Topics: How to Write a Blog Post1. Understand your audience.Before you start to write your first blog post, have a clear understanding of your target audience. What do they want to know about? What will resonate with them? This is where creating your buyer personas comes in handy. Consider what you know about your buyer personas and their interests while you’re coming up with a topic for your blog post.For instance, if your readers are millennials looking to start their own business, you probably don’t need to provide them with information about getting started in social media — most of them already have that down. You might, however, want to give them information about how to adjust their approach to social media from a more casual, personal one to a more business-savvy, networking-focused approach. That kind of tweak is what separates you from blogging about generic stuff to the stuff your audience really wants (and needs) to hear.Don’t have buyer personas in place for your business? Here are a few resources to help you get started:Create Buyer Personas for Your Business [Free Template]Blog Post: How to Create Detailed Buyer Personas for Your BusinessMakeMyPersona.com [Free Tool] Hi 👋 What’s your name?First NameLast NameHi null, what’s your email address?Email AddressAnd your phone number?Phone NumberWhat is your company’s name and website?CompanyWebsiteHow many employees work there?1Does your company provide any of the following services?Web DesignOnline MarketingSEO/SEMAdvertising Agency ServicesYesNoGet Your Free Templates You’ve probably heard how paramount blogging is to the success of your marketing. But it’s important that you learn how to start a blog and write blog posts for it so that each article supports your business.Without a blog, your SEO can tank, you’ll have nothing to promote in social media, you’ll have no clout with your leads and customers, and you’ll have fewer pages to put those valuable calls-to-action that generate inbound leads.So why, oh why, does almost every marketer I talk to have a laundry list of excuses for why they can’t consistently blog?Maybe because, unless you’re one of the few people who actually like writing, business blogging kind of stinks. You have to find words, string them together into sentences … ugh, where do you even start?Download Now: 6 Free Blog Post TemplatesWell my friend, the time for excuses is over.What Is a Blog?A blog is literally short for “web log.” Blogs began in the early 1990s as an online journal for individuals to publish thoughts and stories on their own website. Bloggers then share their blog posts with other internet users. Blog posts used to be much more personal to the writer or group of writers than they are today.Today, people and organizations of all walks of life manage blogs to share analyses, instruction, criticisms, and other observations of an industry in which they are a rising expert.After you read this post, there will be absolutely no reason you can’t blog every single day — and do it quickly. Not only am I about to provide you with a simple blog post formula to follow, but I’m also going to give you free templates for creating five different types of blog posts:The How-To PostThe List-Based PostThe Curated Collection PostThe SlideShare Presentation PostThe Newsjacking PostWith all this blogging how-to, literally anyone can blog as long as they truly know the subject matter they’re writing about. And since you’re an expert in your industry, there’s no longer any reason you can’t sit down every day and hammer out an excellent blog post.Want to learn how to apply blogging and other forms of content marketing to your business? Check out HubSpot Academy’s free content marketing training resource page. Free Templates: 1. List-Based PostExample: 10 Fresh Ways to Get Better Results From Your Blog PostsList-based posts are sometimes called “listicles,” a mix of the words “list” and “article.” These are articles that deliver information in the form of a list. A listicle uses subheaders to break down the blog post into individual pieces, helping readers skim and digest your content more easily. According to ClearVoice, listicles are among the most shared types of content on social media across 14 industries.As you can see in the example from our blog, above, listicles can offer various tips and methods for solving a problem.2. Thought Leadership PostExample: What I Wish I Had Known Before Writing My First BookThought leadership blog posts allow you to indulge in your expertise on a particular subject matter and share firsthand knowledge with your readers. These pieces — which can be written in the first person, like the post by Joanna Penn, shown above — help you build trust with your audience so people take your blog seriously as you continue to write for it.3. Curated Collection PostExample: 8 Examples of Evolution in ActionCurated collections are a special type of listicle blog post (the first blog post example, described above). But rather than sharing tips or methods of doing something, this type of blog post shares a list of real examples that all have something in common, in order to prove a larger point. In the example post above, Listverse shares eight real examples of evolution in action among eight different animals — starting with the peppered moth.4. Slideshare PresentationExample: The HubSpot Culture CodeSlideshare is a presentation tool owned by the social network, LinkedIn, that helps publishers package a lot of information into easily shareable slides. Think of it like a PowerPoint, but for the web. With this in mind, Slideshare blog posts help you promote your Slideshare so that it can generate a steady stream of visitors.Unlike blogs, Slideshare decks don’t often rank well on search engines, so they need a platform for getting their message out there to the people who are looking for it. By embedding and summarizing your Slideshare on a blog post, you can share a great deal of information and give it a chance to rank on Google at the same time.Need some Slideshare ideas? In the example above, we turned our company’s “Culture Code” into a Slideshare presentation that anyone can look through and take lessons from, and promoted it through a blog post.5. Newsjacking PostExample: Ivy Goes Mobile With New App for Designers”Newsjacking” is a nickname for “hijacking” your blog to break important news related to your industry. Therefore, the newsjack post is a type of article whose sole purpose is to garner consumers’ attention and, while offering them timeless professional advice, also prove your blog to be a trusted resource for learning about the big things that happen in your industry.The newsjack example above was published by Houzz, a home decor merchant and interior design resource, about a new mobile app that launched just for interior designers. Houzz didn’t launch the app, but the news of its launching is no less important to Houzz’s audience.6. Infographic PostExample: The Key Benefits of Studying Online [Infographic]The infographic post serves a similar purpose as the Slideshare post — the fourth example, explained above — in that it conveys information for which plain blog copy might not be the best format. For example, when you’re looking to share a lot of statistical information (without boring or confusing your readers), building this data into a well-designed, even fun-looking infographic can help keep your readers engaged with your content. It also helps readers remember the information long after they leave your website.7. How-to PostExample: How to Write a Blog Post: A Step-by-Step GuideFor our last example, you need not look any further than the blog post you’re reading right now! How-to guides like this one help solve a problem for your readers. They’re like a cookbook for your industry, walking your audience through a project step by step to improve their literacy on the subject. The more posts like this you create, the more equipped your readers will be to work with you and invest in the services you offer.Ready to blog? Don’t forget to download your six free blog post templates right here. Free Blog Post Templates Tell us a little about yourself below to gain access today: Don’t forget to share this post! AddThis Sharing ButtonsShare to TwitterTwitterShare to FacebookFacebookShare to Email AppEmail AppShare to LinkedInLinkedInShare to MessengerMessengerShare to SlackSlack Originally published May 6, 2019 7:30:00 PM, updated October 25 2019 How to Write a Blog Post 2. Create your blog domain.Next, you’ll need a place to host this and every other blog post you write. This requires choosing a content management system (CMS) and a website domain hosting service.Sign Up With a Content Management SystemA CMS helps you create a website domain where you’ll actually publish your blog. The CMS platforms available for you to sign up for can manage domains, where you create your own website; and subdomains, where you create a webpage that connects with an existing website.HubSpot customers host their website content through HubSpot’s content management system. Another popular option is a self-hosted WordPress website on WP Engine. Whether they create a domain or a subdomain to start their blog, they’ll need to choose a web domain hosting service after choosing their CMS.This is true for every blogger seeking to start their own blog on their own website.Register a Domain or Subdomain With a Website HostYour own blog domain will look like this: www.yourblog.com. The name between the two periods is up to you, as long as this domain name doesn’t yet exist on the internet.Want to create a subdomain for your blog? If you already own a cooking business at www.yourcompany.com, you might create a blog that looks like this: blog.yourcompany.com. In other words, your blog’s subdomain will live in its own section of yourcompany.com.Some CMSs offer subdomains as a free service, where your blog lives on the CMS, rather than your business’s website. For example, it might look like “yourblog.contentmanagementsystem.com.” However, in order to create a subdomain that belongs to a company website, you’ll need to register this subdomain with a website host.Most website hosting services charge very little to host an original domain — in fact, website costs can be as inexpensive as $3 per month. Here are five popular web hosting services to choose from:GoDaddyHostGatorDreamHostBluehostiPage3. Customize your blog’s theme.Once you have your blog domain set up, customize the appearance of your blog to reflect the theme of the content you plan on creating.Are you writing about sustainability and the environment? Green might be a color to keep in mind when designing the look and feel of your blog, as green is often associated with sustainability.If you already manage a website, and are writing your first blog post for that website, it’s important that your blog is consistent with this existing website, both in appearance and subject matter. Two things to include right away are:Logo. This can be your name or your business’s logo, either one helping to remind your readers who or what is publishing this content. How heavily you want to brand this blog, in relation to your main brand, is up to you.”About” page. You might already have an “About” blurb describing yourself or your business. Your blog’s “About” section is an extension of this higher-level statement. Think of it as your blog’s mission statement, which serves to support your company’s goals.4. Identify your first blog post’s topic.Before you even write anything, you need to pick a topic for your blog post. The topic can be pretty general to start with. For example, if you’re a plumber, you might start out thinking you want to write about leaky faucets.Then, as you do your research, you can expand the topic to discuss how to fix a leaky faucet based on the various causes of a faucet leak.You might not want to jump right into a “how-to” article for your first blog post, though, and that’s okay. Perhaps you’d like to write about modern types of faucet setups, or tell one particular success story you had rescuing a faucet before it flooded someone’s house.If a plumber’s first how-to article is about how to fix a leaky faucet, for example, here are four other types of sample blog post ideas a plumber might start with, based on the five free blog templates we’ve offered to you:List-based Post: 5 ways to fix a leaky faucetCurated Collection Post: 10 faucet and sink brands you should look into todaySlideShare Presentation: 5 types of faucets that should replace your old one (with pictures)News post: New study shows X% of people don’t replace their faucet on timeFind more examples of blog posts at the end of this step-by-step guide.If you’re having trouble coming up with topic ideas, check out this blog post from my colleague Ginny Soskey. In this post, Soskey walks through a helpful process for turning one idea into many. Similar to the “leaky faucet” examples above, she suggests that you “iterate off old topics to come up with unique and compelling new topics.” This can be done by:Changing the topic scopeAdjusting the time frameChoosing a new audienceTaking a positive/negative approachIntroducing a new format5. Come up with a working title.Then you might come up with a few different working titles — in other words, iterations or different ways of approaching that topic to help you focus your writing. For example, you might decide to narrow your topic to “Tools for Fixing Leaky Faucets” or “Common Causes of Leaky Faucets.” A working title is specific and will guide your post so you can start writing.Let’s take a real post as an example: “How to Choose a Solid Topic for Your Next Blog Post.” Appropriate, right? The topic, in this case, was probably simply “blogging.” Then the working title may have been something like, “The Process for Selecting a Blog Post Topic.” And the final title ended up being “How to Choose a Solid Topic for Your Next Blog Post.”See that evolution from topic, to working title, to final title? Even though the working title may not end up being the final title (more on that in a moment), it still provides enough information so you can focus your blog post on something more specific than a generic, overwhelming topic.6. Write an intro (and make it captivating).We’ve written more specifically about writing captivating introductions in the post, “How to Write an Introduction,” but let’s review, shall we?First, grab the reader’s attention. If you lose the reader in the first few paragraphs — or even sentences — of the introduction, they will stop reading even before they’ve given your post a fair shake. You can do this in a number of ways: tell a story or a joke, be empathetic, or grip the reader with an interesting fact or statistic.Then describe the purpose of the post and explain how it will address a problem the reader may be having. This will give the reader a reason to keep reading and give them a connection to how it will help them improve their work/lives. Here’s an example of a post that we think does a good job of attracting a reader’s attention right away:7. Organize your content in an outline.Sometimes, blog posts can have an overwhelming amount of information — for the reader and the writer. The trick is to organize the info so readers are not intimidated by the length or amount of content. The organization can take multiple forms — sections, lists, tips, whatever’s most appropriate. But it must be organized!Let’s take a look at the post, “How to Use Snapchat: A Detailed Look Into HubSpot’s Snapchat Strategy.” There is a lot of content in this post, so we broke it into a few different sections using the following headers: How to Setup Your Snapchat Account, Snaps vs. Stories: What’s the Difference?, and How to Use Snapchat for Business. These sections are then separated into sub-sections that to go into more detail and also make the content easier to read.To complete this step, all you really need to do is outline your post. That way, before you start writing, you know which points you want to cover, and the best order in which to do it. To make things even easier, you can also download and use our free blog post templates, which are pre-organized for five of the most common blog post types. Just fill in the blanks!8. Write your blog post!The next step — but not the last — is actually writing the content. We couldn’t forget about that, of course.Now that you have your outline/template, you’re ready to fill in the blanks. Use your outline as a guide and be sure to expand on all of your points as needed. Write about what you already know, and if necessary, do additional research to gather more information, examples, and data to back up your points, providing proper attribution when incorporating external sources. Need help finding accurate and compelling data to use in your post? Check out this roundup of sources — from Pew Research to Google Trends.If you find you’re having trouble stringing sentences together, you’re not alone. Finding your “flow” can be really challenging for a lot of folks. Luckily, there are a ton of tools you can lean on to help you improve your writing. Here are a few to get you started:Power Thesaurus: Stuck on a word? Power Thesaurus is a crowdsourced tool that provides users with a ton of alternative word choices from a community of writers.ZenPen: If you’re having trouble staying focused, check out this distraction-free writing tool. ZenPen creates a minimalist “writing zone” that’s designed to help you get words down without having to fuss with formatting right away.Cliché Finder: Feeling like your writing might be coming off a little cheesy? Identify instances where you can be more specific using this handy cliché tool.For a complete list of tools for improving your writing skills, check out this post. And if you’re looking for more direction, the following resources are chock-full of valuable writing advice:The Marketer’s Pocket Guide to Writing Well [Free Ebook]How to Write Compelling Copy: 7 Tips for Writing Content That ConvertsHow to Write With Clarity: 9 Tips for Simplifying Your MessageThe Kurt Vonnegut Guide to Great Copywriting: 8 Rules That Apply to AnyoneYour Blog Posts Are Boring: 9 Tips for Making Your Writing More InterestingThe Beginner’s Guide to Starting a Successful Blog in 20199. Edit/proofread your post, and fix your formatting.You’re not quite done yet, but you’re close! The editing process is an important part of blogging — don’t overlook it. Ask a grammar-conscious co-worker to copy, edit, and proofread your post, and consider enlisting the help of The Ultimate Editing Checklist (or try using a free grammar checker, like the one developed by Grammarly). And if you’re looking to brush up on your own self-editing skills, turn to these helpful posts for some tips and tricks to get you started:Confessions of a HubSpot Editor: 11 Editing Tips From the TrenchesHow to Become a More Efficient Editor: 12 Ways to Speed Up the Editorial Process10 Simple Edits That’ll Instantly Improve Any Piece of WritingWhen you’re ready to check your formatting, keep the following advice in mind …Featured ImageMake sure you choose a visually appealing and relevant image for your post. As social networks treat content with images more prominently, visuals are now more responsible than ever for the success of your blog content in social media. In fact, it’s been shown that content with relevant images receives 94% more views than content without relevant images.For help selecting an image for your post, read “How to Select the Perfect Image for Your Next Blog Post” — and pay close attention to the section about copyright law.Visual AppearanceNo one likes an ugly blog post. And it’s not just pictures that make a post visually appealing — it’s the formatting and organization of the post, too.In a properly formatted and visually appealing blog post, you’ll notice that header and sub-headers are used to break up large blocks of text — and those headers are styled consistently. Here’s an example of what that looks like:Also, screenshots should always have a similar, defined border (see screenshot above for example) so they don’t appear as if they’re floating in space. And that style should stay consistent from post to post.Maintaining this consistency makes your content (and your brand) look more professional, and makes it easier on the eyes.Topics/TagsTags are specific, public-facing keywords that describe a post. They also allow readers to browse for more content in the same category on your blog. Refrain from adding a laundry list of tags to each post. Instead, put some thought into a tagging strategy. Think of tags as “topics” or “categories,” and choose 10-20 tags that represent all the main topics you want to cover on your blog. Then stick to those.10. Insert a call-to-action (CTA) at the end.At the end of every blog post, you should have a CTA that indicates what you want the reader to do next — subscribe to your blog, download an ebook, register for a webinar or event, read a related article, etc. Typically, you think about the CTA being beneficial for the marketer. Your visitors read your blog post, they click on the CTA, and eventually you generate a lead. But the CTA is also a valuable resource for the person reading your content — use your CTAs to offer more content similar to the subject of the post they just finished reading.In the blog post, “What to Post on Instagram: 18 Photo & Video Ideas to Spark Inspiration,” for instance, readers are given actionable ideas for creating valuable Instagram content. At the end of the post is a CTA referring readers to download a comprehensive guide on how to use Instagram for business:See how that’s a win-win for everyone? Readers who want to learn more have the opportunity to do so, and the business receives a lead they can nurture … who may even become a customer! Learn more about how to choose the right CTA for every blog post in this article. And check out this collection of clever CTAs to inspire your own efforts.11. Optimize for on-page SEO.After you finish writing, go back and optimize your post for search.Don’t obsess over how many keywords to include. If there are opportunities to incorporate keywords you’re targeting, and it won’t impact reader experience, do it. If you can make your URL shorter and more keyword-friendly, go for it. But don’t cram keywords or shoot for some arbitrary keyword density — Google’s smarter than that!Here’s a little reminder of what you can and should look for:Meta DescriptionMeta descriptions are the descriptions below the post’s page title on Google’s search results pages. They provide searchers with a short summary of the post before clicking into it. They are ideally between 150-160 characters and start with a verb, such as “Learn,” “Read,” or “Discover.” While meta descriptions no longer factor into Google’s keyword ranking algorithm, they do give searchers a snapshot of what they will get by reading the post and can help improve your clickthrough rate from search.Page Title and HeadersMost blogging software uses your post title as your page title, which is the most important on-page SEO element at your disposal. But if you’ve followed our formula so far, you should already have a working title that will naturally include keywords/phrases your target audience is interested in. Don’t over-complicate your title by trying to fit keywords where they don’t naturally belong. That said, if there are clear opportunities to add keywords you’re targeting to your post title and headers, feel free to take them. Also, try to keep your headlines short — ideally, under 65 characters — so they don’t get truncated in search engine results.Anchor TextAnchor text is the word or words that link to another page — either on your website or on another website. Carefully select which keywords you want to link to other pages on your site, because search engines take that into consideration when ranking your page for certain keywords.It’s also important to consider which pages you link to. Consider linking to pages that you want to rank well for that keyword. You could end up getting it to rank on Google’s first page of results instead of its second page, and that ain’t small potatoes.Mobile OptimizationWith mobile devices now accounting for nearly 2 out of every 3 minutes spent online, having a website that is responsive or designed for mobile has become more and more critical. In addition to making sure your website’s visitors (including your blog’s visitors) have the best experience possible, optimizing for mobile will score your website some SEO points.Back in 2015, Google made a change to its algorithm that now penalizes sites that aren’t mobile optimized. This month (May 2016), Google rolled out their second version of the mobile-friendly algorithm update — creating a sense of urgency for the folks that have yet to update their websites. To make sure your site is getting the maximum SEO benefit possible, check out this free guide: How to Make a Mobile-Friendly Website: SEO Tips for a Post-“Mobilegeddon” World.12. Pick a catchy title.Last but not least, it’s time to spruce up that working title of yours. Luckily, we have a simple formula for writing catchy titles that will grab the attention of your reader. Here’s what to consider:Start with your working title.As you start to edit your title, keep in mind that it’s important to keep the title accurate and clear.Then, work on making your title sexy — whether it’s through strong language, alliteration, or another literary tactic.If you can, optimize for SEO by sneaking some keywords in there (only if it’s natural, though!).Finally, see if you can shorten it at all. No one likes a long, overwhelming title — and remember, Google prefers 65 characters or fewer before it truncates it on its search engine results pages.If you’ve mastered the steps above, learn about some way to take your blog posts to the next level in this post. Want some real examples of blog posts? See what your first blog post can look like, below, based on the topic you choose and the audience you’re targeting.Blog Post ExamplesList-Based PostThought Leadership PostCurated Collection PostSlideshare PresentationNewsjacking PostInfographic PostHow-to Post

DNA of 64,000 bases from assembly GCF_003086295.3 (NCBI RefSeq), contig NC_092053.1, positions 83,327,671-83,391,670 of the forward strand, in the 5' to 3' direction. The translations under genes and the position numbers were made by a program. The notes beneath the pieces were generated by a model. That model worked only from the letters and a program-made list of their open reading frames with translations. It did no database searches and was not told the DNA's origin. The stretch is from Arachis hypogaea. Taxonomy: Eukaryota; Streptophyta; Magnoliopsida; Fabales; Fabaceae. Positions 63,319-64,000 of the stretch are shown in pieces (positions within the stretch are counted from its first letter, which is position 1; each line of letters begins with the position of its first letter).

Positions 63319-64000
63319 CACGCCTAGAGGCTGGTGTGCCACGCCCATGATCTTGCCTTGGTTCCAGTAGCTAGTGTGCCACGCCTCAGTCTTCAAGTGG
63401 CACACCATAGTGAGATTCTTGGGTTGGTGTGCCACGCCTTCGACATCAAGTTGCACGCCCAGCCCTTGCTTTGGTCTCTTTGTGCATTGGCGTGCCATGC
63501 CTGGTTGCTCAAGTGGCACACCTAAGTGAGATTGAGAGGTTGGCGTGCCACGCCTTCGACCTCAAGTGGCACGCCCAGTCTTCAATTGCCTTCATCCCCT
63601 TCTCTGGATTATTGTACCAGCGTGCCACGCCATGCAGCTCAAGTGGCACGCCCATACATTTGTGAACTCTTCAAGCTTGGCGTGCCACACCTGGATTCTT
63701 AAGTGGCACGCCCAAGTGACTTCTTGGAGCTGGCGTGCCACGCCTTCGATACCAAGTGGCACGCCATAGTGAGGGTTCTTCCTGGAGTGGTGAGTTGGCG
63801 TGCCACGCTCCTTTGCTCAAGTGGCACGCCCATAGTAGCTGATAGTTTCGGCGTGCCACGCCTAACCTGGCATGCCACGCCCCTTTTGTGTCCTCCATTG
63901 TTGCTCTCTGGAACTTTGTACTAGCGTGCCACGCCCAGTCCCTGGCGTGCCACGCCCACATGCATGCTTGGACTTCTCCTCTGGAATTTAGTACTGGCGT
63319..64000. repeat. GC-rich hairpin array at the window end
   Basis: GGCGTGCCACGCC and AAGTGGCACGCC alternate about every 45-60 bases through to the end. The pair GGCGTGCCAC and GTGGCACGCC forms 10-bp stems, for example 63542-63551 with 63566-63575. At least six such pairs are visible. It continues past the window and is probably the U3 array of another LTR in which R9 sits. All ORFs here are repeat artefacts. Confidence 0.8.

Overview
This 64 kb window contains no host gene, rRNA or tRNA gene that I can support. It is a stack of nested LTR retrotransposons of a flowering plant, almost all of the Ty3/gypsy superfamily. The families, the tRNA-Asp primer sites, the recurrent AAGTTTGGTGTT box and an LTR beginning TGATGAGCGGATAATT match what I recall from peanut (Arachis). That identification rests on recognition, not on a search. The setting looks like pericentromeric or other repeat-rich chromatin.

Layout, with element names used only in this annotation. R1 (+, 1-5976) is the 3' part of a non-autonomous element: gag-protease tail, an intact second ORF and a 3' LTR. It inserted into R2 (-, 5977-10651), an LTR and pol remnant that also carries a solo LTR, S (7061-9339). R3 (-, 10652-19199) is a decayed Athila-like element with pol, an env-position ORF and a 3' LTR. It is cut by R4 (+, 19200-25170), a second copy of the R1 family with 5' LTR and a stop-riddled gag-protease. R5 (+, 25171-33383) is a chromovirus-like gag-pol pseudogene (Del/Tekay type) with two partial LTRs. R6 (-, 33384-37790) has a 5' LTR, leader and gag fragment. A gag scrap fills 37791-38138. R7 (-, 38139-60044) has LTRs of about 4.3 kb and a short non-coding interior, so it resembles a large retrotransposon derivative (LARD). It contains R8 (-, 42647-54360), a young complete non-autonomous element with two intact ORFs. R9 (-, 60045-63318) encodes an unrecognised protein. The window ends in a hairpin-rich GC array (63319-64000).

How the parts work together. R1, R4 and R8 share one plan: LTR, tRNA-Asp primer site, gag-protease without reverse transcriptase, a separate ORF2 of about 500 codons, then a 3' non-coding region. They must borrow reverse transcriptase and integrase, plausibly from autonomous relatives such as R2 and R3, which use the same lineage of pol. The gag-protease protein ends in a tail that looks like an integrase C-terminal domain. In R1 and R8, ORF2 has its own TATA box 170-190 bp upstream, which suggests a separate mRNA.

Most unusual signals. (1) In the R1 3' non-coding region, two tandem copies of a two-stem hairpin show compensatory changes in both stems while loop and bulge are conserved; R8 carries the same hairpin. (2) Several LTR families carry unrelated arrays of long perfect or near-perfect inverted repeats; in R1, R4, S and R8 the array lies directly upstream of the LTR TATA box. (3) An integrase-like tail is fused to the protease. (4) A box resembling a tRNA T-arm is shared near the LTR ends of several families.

Topics: Don’t forget to share this post! AddThis Sharing ButtonsShare to TwitterTwitterShare to FacebookFacebookShare to Email AppEmail AppShare to LinkedInLinkedInShare to MessengerMessengerShare to SlackSlack Social Media Marketing Small- and medium-sized businesses are turning to social media to generate leads and customers. In fact, in 2013, 36% of SMBs attracted a customer from their Twitter marketing campaigns. As more and more companies look to Twitter to generate site traffic and customers, the interactions on Twitter become more meaningful to customers and companies alike.Twitter recently launched a study of 1,000 people living in the United States who use Twitter monthly, and follow SMBs on Twitter, to determine how businesses interact with their followers. I have highlighted some of the best takeaways from their report to help give you both an understanding of how SMBs are using Twitter, as well as how they’re interacting with their followers. To view the full report, check it out on Twitter’s website. How SMBs Are Using Twitter in 20141) 51% of SMBs use Twitter daily. (Tweet This Stat.)2) 73% of people said they feel more confident in an SMB after following them and reading some of their Tweets. (Tweet This Stat.)3) 57% of people have discovered a new SMB on Twitter. (Tweet This Stat.)4) The top way people found a new SMB is in the “Who to Follow” recommendations on the left, followed by a friend tweeting about the SMB. (Tweet This Stat.)5) 32% of people found a new SMB from a promoted tweet from the SMB. (Tweet This Stat.)6) 40% of people who follow SMBs do so because they want to learn about new products. (Tweet This Stat.)7) 2/3 of people have retweeted a tweet from an SMB. (Tweet This Stat.)8) 81% of people who follow an SMB are more likely to take an action after seeing something on Twitter than any other marketing channel — including visiting their website, getting an email, and getting direct mail. (Tweet This Stat.)9) 9 out of 10 people have engaged in a conversion with or about an SMB on Twitter. (Tweet This Stat.)10) 76% of people have tweeted directly to an SMB. (Tweet This Stat.)11) 90% of those who got a reply from an SMB felt better about the company. (Tweet This Stat.)12) Of the people who notice promoted accounts on Twitter, 2 out of 3 started following an SMB because of it. (Tweet This Stat.)13) 48% of people who have noticed a promoted tweet have clicked through the link in the tweet. (23% end up purchasing something!) (Tweet This Stat.)14) 85% of followers feel more connected to an SMB after following them. (Tweet This Stat.)15) The most common reason someone tweets at an SMB is to share a positive experience they had. (Tweet This Stat.) Originally published Mar 13, 2014 11:00:00 AM, updated February 01 2017